A Muse to a Talent to Amuse

From 1995 till 1997, I wrote a humor column titled “The Gad About Town,” for a great weekly newspaper in Sullivan County, New York. (It, the newspaper, still exists, and so do I apparently.)

“The Gad About Town” held the distinction of being the only column in the newspaper that did not generate even one response letter from our readers. Another editorial columnist, a sweet, genial, elderly man, wrote the most innocuous pieces each week, yet he received the most vituperative letters from readers who took exception with everything he wrote. I admired that this only amused him.

(He left this plane of existence many years ago, and I was stunned to learn on the day that he died that he was all of 75. Years before, when I worked with him, I thought he was already beyond 80, so that meant that he was not yet 70 when I knew him. He was one of those sorts who had affected a maturity beyond his years from a young age in order to gain entrance as a young reporter to things he would have been barred from, and then he aged from that point on. He was the last person I knew who arrived at work in a three-piece suit and fedora. Again, this was 1995.)

I did create one controversy with my column, once: our music columnist used his own space one week to disagree with me and take me to task about something I had written the week before. He could have written a letter to the editor about his disagreement with me, or he could have asked to use my space in order to rebut me, so that he could have also submitted his usual column, but he chose to sacrifice his space to rebut me. I thus became skeptical about his music suggestions. (I believe he is still writing for that paper for pay, and I am here, writing for no pay two decades later, so I think we can safely say that he won in the long run.)

The “Gad About Town” column held one other distinction: It won an award, which was the only award for which I have ever even been nominated. To this day I toss out the phrase “award-winning writer” every chance I get. (“Could you hand me the salt?” “I’m an award-winning writer. Yes.”)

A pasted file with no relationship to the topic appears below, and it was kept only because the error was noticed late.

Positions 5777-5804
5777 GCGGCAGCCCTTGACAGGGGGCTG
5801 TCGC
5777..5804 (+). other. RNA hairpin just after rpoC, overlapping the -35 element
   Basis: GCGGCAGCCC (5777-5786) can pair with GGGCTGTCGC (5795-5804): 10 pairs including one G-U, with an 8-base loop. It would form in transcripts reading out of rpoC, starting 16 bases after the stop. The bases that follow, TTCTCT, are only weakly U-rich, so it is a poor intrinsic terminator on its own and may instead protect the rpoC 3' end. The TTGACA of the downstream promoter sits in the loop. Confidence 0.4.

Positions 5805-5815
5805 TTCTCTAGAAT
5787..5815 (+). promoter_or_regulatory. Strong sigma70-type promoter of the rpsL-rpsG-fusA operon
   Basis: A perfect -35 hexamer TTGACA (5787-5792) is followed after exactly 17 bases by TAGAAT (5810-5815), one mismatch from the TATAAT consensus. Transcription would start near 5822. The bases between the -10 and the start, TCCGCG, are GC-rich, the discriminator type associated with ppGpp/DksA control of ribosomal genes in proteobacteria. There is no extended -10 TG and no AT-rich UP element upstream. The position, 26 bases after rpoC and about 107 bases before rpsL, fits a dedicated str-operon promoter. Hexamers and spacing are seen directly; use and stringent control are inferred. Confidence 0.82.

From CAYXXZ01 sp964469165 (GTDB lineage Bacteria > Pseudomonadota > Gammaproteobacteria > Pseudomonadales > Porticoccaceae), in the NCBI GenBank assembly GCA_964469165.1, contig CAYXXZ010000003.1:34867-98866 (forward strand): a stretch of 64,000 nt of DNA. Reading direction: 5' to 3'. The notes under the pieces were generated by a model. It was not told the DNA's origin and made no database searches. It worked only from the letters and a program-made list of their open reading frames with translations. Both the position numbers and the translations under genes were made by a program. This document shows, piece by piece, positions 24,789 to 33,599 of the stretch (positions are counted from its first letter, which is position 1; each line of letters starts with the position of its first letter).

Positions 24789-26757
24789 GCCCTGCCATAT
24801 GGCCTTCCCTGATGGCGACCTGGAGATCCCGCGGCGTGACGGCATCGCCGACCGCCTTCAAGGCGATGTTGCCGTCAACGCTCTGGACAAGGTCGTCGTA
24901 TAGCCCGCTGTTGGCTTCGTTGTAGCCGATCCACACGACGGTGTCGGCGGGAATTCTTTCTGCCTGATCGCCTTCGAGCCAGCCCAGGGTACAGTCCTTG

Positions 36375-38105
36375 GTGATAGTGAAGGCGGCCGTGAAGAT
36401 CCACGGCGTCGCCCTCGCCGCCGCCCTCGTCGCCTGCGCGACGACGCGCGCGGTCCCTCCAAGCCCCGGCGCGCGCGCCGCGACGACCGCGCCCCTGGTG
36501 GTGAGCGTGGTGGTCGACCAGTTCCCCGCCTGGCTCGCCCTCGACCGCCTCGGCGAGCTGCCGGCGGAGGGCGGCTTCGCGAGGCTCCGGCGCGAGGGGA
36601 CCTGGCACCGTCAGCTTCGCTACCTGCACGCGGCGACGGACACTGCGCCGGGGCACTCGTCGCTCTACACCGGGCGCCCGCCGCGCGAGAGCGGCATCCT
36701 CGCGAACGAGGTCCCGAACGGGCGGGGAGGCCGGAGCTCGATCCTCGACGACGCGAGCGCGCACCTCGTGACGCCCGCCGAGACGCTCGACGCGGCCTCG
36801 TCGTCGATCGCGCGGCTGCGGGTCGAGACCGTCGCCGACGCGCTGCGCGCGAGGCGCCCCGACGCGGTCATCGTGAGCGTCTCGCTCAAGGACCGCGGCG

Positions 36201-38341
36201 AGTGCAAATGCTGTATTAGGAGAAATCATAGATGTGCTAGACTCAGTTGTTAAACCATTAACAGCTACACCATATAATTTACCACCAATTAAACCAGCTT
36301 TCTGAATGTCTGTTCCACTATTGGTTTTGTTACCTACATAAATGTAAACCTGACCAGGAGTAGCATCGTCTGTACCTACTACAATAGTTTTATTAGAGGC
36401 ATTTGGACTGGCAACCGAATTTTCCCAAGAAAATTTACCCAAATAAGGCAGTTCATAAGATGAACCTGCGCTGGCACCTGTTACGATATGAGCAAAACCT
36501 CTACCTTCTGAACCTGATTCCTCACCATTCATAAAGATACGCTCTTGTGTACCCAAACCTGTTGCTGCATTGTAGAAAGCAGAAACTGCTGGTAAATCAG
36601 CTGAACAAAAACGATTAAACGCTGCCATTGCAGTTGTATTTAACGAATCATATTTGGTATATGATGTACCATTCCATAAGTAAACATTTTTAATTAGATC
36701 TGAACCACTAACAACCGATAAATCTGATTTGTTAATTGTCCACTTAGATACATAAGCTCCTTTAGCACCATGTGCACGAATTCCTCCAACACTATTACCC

Thanks to the supportive WordPress community, this blog has won 16 awards in the 30+ months it has been here.

When I decided to create the blog that you hold in your virtual hands—and thank you for visiting and reading it—I also decided to name it after that old column, as no one has taken up the name at either my former employer or anywhere else.

Or so I thought. A little research revealed that someone now owns the domain name “gadabouttown dot com,” and, as per this name, its owner writes about the many things that interest him today there. (That is of course what a gad about town is and does: a gadabout shares observations, sometimes talking, sometimes writing, sometimes even listening.) This is the reason my blog is entitled, “The Gad About Town,” emphasis on “The,” and poses no competition to that writer’s work.

(The owner of the other web site posted a total of four things in May 2013 and has not posted since. I wish the name would become available to buy.)

One of the other “Gad’s” earliest entries in 2013 concerns his selection of the name “Gad About Town.” My first column in 1995, I recall, was itself about choosing the name “Gad About Town.” I guess everyone who decides to use it comes to realize that it is a name that needs explanation. Mine was that I selected it from a long list of um, zero possible names, simply because my first deadline was almost an entire minute away and some sort of title was needed above my 800 words, which were written about not having a name for the column that was about to be published. My layout editor insisted that the name be made entirely of human words (40 seconds) and not whatever came from me banging my head (35 seconds) on the keyboard. (Would anyone ever read a book titled “The Best of ‘Yutrfg5 h U6d{ffrpp,'” anyway?) (I even offered a clip-out and mail-back-in please-help-me-name-this-column contest, which received no responses at all, which thus made permanent my not-first, not-really-my-choice choice of “The Gad About Town.” I have just now decided to remember that in my second column I declared that everyone who didn’t enter was a victorious non-winner.) (I had no prizes to offer, anyway.)

Thus, my “Gad” column provided me with a great opportunity to learn to write with little feedback. Up until then, everything I wrote was for a professor’s eyes or an audience’s ears.

“To learn to write with little feedback.” That sounds like a witticism, but really it was valuable to learn to not assume an audience, or, better, to write everything as if it is a letter to a loved one. (Hello, Jen.) What I have been writing for the last four years is just some of that letter.

* * * *
This is a revision of a piece from ten months ago.

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The WordPress Daily Prompt for August 3 asks us to reflect on the word, “Muse.”

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This work is licensed under a Creative Commons Attribution-NoDerivs 3.0 Unported License.

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2 comments

  1. loisajay · August 3

    Ooooohhhh. That is my heart melting. This is so wonderful.

    Like

  2. Itching for Hitching · August 4

    We’re out here and we hear your angst.

    Like

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